There are many benefits to using action learning as a developmental approach. Here we highlight three key benefits:
Learning from others: because the focus of action learning is work-based issues, shared with others, one of the most important benefits is being able to learn from others’ experiences of dealing with similar issues. This enables you to gain insights through working with others and this also offers opportunities to broaden your awareness through hearing others’ views.
Extending your leadership repertoire: giving advice is something we have learned from childhood (being told by our parents), in schooling and in further education and training (by educators). As busy clinicians and managers with little time to deliver, we can be asked questions and given problems to be solved all day long, and we do so by giving advice. However, evidence shows that little sustained learning takes place when given advice, and often those in leadership roles end up ‘taking on the problem’. Action learning focuses on changing this way of interacting with others, by working on asking questions; open, probing, and challenging questions – all of which help to draw out what Revan’s refers to as “exploratory insight” (Revans, 1998:6) which leads to taking action.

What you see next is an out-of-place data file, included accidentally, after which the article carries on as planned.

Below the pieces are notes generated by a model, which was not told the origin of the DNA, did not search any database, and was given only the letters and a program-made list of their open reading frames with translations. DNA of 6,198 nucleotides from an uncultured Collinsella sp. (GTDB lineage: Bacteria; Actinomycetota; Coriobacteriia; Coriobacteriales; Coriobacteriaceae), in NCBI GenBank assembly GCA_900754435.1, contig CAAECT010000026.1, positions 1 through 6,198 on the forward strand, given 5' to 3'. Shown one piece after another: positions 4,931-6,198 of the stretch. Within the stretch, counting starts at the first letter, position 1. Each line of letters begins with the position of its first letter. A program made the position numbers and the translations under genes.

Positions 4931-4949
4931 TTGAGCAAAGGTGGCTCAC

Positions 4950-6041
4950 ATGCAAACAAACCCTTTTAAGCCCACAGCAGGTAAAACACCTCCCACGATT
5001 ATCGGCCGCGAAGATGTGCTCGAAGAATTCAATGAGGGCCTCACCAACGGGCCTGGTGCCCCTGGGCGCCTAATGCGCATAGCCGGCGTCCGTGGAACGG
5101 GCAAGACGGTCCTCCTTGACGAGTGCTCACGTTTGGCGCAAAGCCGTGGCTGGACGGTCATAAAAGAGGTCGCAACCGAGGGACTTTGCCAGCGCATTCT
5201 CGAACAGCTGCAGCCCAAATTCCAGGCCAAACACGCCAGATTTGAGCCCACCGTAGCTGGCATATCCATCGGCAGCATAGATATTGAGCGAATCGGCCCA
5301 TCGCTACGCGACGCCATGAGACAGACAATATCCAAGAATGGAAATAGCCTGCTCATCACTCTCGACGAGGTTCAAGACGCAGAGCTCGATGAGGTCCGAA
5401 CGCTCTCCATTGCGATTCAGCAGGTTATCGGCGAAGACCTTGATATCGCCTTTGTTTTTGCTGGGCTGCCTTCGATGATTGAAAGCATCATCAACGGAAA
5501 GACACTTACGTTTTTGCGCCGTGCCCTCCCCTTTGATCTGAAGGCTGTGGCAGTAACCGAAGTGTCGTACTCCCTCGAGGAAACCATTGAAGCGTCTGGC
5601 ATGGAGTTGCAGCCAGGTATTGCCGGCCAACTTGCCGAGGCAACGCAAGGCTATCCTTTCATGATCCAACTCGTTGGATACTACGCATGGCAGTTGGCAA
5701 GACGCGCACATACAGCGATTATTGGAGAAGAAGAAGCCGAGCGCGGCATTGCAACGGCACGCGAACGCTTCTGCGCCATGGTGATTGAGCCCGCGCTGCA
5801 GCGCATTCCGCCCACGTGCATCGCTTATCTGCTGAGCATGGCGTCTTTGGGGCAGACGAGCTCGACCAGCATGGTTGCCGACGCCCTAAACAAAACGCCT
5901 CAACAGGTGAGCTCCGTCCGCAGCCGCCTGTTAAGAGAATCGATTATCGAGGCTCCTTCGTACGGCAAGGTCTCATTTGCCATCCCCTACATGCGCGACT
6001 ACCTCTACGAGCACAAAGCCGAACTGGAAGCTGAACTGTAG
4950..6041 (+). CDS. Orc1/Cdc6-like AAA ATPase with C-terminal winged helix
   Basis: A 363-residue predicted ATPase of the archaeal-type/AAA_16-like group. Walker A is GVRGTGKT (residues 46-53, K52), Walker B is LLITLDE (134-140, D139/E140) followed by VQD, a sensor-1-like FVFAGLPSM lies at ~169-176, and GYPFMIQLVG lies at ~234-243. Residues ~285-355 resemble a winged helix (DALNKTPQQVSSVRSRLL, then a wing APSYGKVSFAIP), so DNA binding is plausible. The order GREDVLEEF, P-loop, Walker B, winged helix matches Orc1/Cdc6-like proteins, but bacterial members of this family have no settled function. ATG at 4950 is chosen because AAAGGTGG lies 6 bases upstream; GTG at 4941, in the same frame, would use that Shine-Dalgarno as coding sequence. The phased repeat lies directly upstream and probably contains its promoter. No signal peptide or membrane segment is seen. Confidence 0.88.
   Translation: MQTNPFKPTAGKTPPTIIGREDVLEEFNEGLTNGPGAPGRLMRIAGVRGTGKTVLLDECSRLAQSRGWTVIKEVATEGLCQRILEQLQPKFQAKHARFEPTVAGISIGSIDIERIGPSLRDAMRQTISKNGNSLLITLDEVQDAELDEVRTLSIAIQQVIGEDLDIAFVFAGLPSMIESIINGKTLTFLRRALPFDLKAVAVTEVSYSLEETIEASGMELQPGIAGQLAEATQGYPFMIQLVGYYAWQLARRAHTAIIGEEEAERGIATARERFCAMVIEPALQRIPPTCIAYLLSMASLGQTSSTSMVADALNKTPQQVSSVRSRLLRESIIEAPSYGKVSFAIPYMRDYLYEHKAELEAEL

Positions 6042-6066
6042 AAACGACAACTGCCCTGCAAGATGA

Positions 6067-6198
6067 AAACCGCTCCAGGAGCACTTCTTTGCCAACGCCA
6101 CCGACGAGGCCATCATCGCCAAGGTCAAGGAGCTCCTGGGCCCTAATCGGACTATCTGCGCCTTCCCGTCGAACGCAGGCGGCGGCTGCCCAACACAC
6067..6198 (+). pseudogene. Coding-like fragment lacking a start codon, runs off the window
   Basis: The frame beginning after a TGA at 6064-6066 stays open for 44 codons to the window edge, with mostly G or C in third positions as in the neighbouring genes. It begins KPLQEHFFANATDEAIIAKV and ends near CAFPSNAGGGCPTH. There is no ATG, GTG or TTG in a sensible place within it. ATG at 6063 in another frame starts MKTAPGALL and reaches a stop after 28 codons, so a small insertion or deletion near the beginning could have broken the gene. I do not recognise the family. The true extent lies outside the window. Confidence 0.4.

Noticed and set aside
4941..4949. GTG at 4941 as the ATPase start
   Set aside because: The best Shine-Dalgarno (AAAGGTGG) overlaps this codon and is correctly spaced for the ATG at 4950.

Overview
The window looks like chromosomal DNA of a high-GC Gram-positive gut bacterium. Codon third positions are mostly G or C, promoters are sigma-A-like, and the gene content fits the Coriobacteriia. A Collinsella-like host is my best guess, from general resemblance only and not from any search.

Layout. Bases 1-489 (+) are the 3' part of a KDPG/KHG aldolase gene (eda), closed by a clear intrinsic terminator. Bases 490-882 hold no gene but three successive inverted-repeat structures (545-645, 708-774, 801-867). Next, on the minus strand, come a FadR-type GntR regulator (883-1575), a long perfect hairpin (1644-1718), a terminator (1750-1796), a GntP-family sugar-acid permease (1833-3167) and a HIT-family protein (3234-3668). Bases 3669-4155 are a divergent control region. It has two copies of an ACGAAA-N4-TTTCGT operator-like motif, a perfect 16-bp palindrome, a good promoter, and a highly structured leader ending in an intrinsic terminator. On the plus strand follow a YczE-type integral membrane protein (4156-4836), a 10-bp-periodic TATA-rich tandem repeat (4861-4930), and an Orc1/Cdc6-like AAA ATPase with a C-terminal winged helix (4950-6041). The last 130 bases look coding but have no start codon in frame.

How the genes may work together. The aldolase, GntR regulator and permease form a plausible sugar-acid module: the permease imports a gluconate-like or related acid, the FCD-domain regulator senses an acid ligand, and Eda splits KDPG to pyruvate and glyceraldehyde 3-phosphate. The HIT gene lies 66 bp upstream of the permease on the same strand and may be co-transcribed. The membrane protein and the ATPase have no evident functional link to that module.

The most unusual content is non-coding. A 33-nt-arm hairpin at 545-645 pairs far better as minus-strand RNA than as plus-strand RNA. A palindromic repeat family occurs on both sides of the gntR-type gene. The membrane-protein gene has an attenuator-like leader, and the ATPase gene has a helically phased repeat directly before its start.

Having impact at work: One of the problems with many developmental approaches is that they do not focus sufficiently on impact at work. People are sent on training programmes and development is seen as individual not organisational. Revans recognized this gap:
“there can be no learning without action, and no action without learning” (Revan, 1998:83).
One of the main benefits of action learning is that it facilitates people to both reflect on a work based issue and share that with others, and as a result, formulate actions and decisions that they then take back to their workplaces, which results in change.